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Published on : Wednesday, December 30, 2015
On Wednesday MIssouri braced for record floods from the turbulent Mississippi River and its tributaries that have already shut down more than 200 state highways, forced evacuation of residents in some low-lying areas and prompted Gov. Jay Nixon to activate the National Guard to counter the floods.
Nixon warned that low temperatures would further complicate the battle to protect life and property from this rare winter flood. The Mississippi River is expected to crest in downtown St. Louis Thursday at 43.7 feet, nearly 14 feet over flood stage.
The week-old weather pattern that brought tornadoes, snow, ice, heavy rain and flooding to Texas and parts of the Midwest and Southeast has been blamed for more than 40 deaths. Nixon said 13 had died in Missouri alone.
In Illinois, Christian County officials said the latest deaths were a man and a woman found in floodwaters about six miles east of Edinburg.
In Fort Leonard Wood, Mo., five international soldiers assigned there for training drowned in flood waters on Sunday. The identities of the soldiers were not immediately released pending notification of family.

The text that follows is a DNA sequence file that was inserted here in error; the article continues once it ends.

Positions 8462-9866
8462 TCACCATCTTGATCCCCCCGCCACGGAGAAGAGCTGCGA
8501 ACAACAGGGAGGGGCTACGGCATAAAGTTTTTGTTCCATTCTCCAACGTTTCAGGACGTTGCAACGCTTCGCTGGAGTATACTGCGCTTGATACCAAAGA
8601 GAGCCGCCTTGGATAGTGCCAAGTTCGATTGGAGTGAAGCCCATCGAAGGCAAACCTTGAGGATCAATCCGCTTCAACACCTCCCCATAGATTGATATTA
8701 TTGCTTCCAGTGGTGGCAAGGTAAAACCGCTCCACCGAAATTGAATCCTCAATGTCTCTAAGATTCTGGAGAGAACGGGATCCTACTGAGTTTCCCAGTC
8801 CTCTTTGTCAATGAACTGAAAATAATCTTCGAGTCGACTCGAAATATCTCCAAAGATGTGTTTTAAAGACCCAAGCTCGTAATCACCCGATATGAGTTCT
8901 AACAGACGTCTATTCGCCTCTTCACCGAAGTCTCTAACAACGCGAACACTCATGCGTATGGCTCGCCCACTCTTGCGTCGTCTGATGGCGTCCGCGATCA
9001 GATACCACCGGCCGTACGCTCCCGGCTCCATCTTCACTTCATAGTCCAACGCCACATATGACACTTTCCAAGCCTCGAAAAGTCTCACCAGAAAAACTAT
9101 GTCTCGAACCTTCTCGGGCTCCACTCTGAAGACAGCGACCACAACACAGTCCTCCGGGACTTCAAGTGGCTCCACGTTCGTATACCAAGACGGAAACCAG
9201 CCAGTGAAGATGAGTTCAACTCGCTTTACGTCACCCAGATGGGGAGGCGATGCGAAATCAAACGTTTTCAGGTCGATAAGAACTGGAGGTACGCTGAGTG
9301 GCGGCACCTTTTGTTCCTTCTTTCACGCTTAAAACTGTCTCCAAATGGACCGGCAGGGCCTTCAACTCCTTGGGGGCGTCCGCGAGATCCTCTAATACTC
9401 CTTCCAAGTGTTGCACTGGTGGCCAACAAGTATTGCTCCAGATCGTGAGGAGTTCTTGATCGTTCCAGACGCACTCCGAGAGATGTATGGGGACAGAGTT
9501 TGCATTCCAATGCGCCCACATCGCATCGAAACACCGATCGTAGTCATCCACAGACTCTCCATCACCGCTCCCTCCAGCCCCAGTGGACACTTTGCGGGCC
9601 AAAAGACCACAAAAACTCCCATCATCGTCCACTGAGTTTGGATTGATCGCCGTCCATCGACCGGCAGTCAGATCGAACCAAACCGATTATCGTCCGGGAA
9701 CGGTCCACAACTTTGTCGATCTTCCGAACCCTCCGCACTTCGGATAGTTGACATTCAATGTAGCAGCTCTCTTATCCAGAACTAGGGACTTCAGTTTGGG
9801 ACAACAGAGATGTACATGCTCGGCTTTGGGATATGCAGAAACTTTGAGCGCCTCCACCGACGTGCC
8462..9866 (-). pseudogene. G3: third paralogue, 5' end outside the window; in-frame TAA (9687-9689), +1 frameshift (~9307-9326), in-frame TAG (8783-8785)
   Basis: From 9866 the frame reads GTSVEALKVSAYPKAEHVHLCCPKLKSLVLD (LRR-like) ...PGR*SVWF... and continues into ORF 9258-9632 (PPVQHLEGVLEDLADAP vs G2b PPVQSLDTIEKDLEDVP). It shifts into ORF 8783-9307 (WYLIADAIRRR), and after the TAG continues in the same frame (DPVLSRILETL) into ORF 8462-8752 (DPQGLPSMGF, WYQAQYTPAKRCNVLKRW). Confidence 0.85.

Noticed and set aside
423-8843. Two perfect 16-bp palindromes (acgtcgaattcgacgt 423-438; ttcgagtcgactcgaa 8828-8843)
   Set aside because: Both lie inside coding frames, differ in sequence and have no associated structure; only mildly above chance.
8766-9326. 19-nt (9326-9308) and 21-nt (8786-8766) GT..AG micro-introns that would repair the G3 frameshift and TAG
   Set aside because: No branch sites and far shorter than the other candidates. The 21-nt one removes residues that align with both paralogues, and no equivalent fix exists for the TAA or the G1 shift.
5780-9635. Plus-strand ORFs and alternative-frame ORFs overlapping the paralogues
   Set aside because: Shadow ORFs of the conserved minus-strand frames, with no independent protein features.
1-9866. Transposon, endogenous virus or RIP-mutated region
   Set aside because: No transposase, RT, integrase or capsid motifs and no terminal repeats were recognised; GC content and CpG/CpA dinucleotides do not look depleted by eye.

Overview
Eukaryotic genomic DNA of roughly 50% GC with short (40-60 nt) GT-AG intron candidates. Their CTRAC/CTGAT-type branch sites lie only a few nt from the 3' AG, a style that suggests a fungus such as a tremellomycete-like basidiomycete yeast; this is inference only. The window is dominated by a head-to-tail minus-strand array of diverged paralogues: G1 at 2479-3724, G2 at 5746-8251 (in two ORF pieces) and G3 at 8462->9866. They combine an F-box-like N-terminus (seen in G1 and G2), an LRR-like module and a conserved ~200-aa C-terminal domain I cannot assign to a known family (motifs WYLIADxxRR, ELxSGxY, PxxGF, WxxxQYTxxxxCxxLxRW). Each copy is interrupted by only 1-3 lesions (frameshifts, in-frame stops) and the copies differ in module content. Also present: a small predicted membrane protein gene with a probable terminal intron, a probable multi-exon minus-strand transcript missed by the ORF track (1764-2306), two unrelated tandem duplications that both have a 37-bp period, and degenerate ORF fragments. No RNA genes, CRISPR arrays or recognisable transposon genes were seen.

In Missouri, some areas have already been hit hard by the first wave of rising water. Rockaway Beach, located near Branson in southwest Missouri, was swamped by waters from the swollen White River.
The Meramec’s rising waters at Valley Park also shut down Interstate 44, a major artery that carries 100,000 cars daily as it slices southwest through the state from St. Louis. I-44 was also closed at Jerome, Mo., 100 miles to the southwest, from flooding on the Gasconade River.
In nearby Pacific, around 300 homes and business were battling rising water as the Meramec threatened to top the record river level of 33.6 feet by as much as two feet.
Nixon, activated the National Guard on Tuesday, said the state was braced for battles on numerous fronts as river levels threatened to match or exceed records set in 1993.